Septic Tank Technicians Identify Items That Shouldn't Have Been Flushed

When septic system technicians arrive at a residential property to do tank pumping and septic inspection, they open the lid to the tank and can quickly identify problems resulting from behavior of people in the house.

Embed

  1. When septic system technicians arrive at a residential property to do tank pumping and septic inspection, they open the lid to the tank and can quickly identify problems resulting from behavior of people in the house. There are many things people aren't supposed to flush, but commonly do anyway. This may be a carryover from when they lived in a municipality and assumed it was OK to flush practically anything down the toilet.

    These behaviors often are a mystery to septic technicians, who have given sewer systems more thought than the average individual does. For example, why does someone put a strainer device over the shower drain to catch hair, then remove the hair and flush it down the toilet? The hair still goes to the same place: the sewer pipe and out into the septic tank or to the municipal sewage treatment facility.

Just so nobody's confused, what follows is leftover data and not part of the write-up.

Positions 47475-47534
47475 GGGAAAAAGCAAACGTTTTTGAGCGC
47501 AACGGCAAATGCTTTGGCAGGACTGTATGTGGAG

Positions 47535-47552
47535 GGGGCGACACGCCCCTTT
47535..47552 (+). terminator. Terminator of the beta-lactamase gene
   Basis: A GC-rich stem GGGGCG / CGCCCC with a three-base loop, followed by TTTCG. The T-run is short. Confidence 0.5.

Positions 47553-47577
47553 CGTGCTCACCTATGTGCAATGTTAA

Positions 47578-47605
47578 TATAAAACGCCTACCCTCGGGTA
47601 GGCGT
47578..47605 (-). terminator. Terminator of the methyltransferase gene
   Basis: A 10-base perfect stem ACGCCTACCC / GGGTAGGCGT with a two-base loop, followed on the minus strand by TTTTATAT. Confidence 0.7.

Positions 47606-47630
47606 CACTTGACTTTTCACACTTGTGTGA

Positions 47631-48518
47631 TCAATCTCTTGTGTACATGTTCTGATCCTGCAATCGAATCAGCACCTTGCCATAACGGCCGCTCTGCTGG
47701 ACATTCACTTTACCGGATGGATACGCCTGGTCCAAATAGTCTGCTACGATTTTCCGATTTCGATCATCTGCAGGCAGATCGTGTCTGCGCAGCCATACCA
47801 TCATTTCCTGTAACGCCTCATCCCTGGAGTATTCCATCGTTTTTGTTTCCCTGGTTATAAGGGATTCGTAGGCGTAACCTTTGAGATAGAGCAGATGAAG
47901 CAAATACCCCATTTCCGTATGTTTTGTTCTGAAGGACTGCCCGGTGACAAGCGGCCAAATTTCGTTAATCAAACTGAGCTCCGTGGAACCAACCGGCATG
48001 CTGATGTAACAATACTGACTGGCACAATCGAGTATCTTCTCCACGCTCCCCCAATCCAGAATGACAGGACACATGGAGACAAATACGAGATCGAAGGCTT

Technicians from a company such as OZ Sanitation may see an excessive amount of grease in the tank when they open the lid. During inspection, they may find hardened grease in pipes and filters, and in other components. Pouring cooking oil down sink drains and routinely cleaning greasy pans in a sink without wiping them out first can lead to these circumstances.

    Some behaviors aren't as obvious as these, and septic tank pumping may not see much evidence when they open the lid. Nevertheless, large amounts of various products shouldn't be sent to the septic tank, as they can interfere with the action of friendly bacteria in the tank and can also seep out into the drain field. For example, a small amount of bleach infrequently used in the laundry shouldn't cause problems. However, routinely adding chlorine bleach to wash loads every week can kill off friendly bacteria. Other harsh chemicals, such as ammonia and liquid drain cleaners, also can harm those microorganisms.

    Some face and body cleansing products contain tiny plastic beads that do not biodegrade. They also may not sink to the bottom of the septic tank with other solid waste materials. Instead, they may stay in the liquid portion of the tank and clog up filters. If enough of these beads escape to the leach field, they can damage the sensitive earth-based filtration system.
Like
Share

Share

Facebook
Google+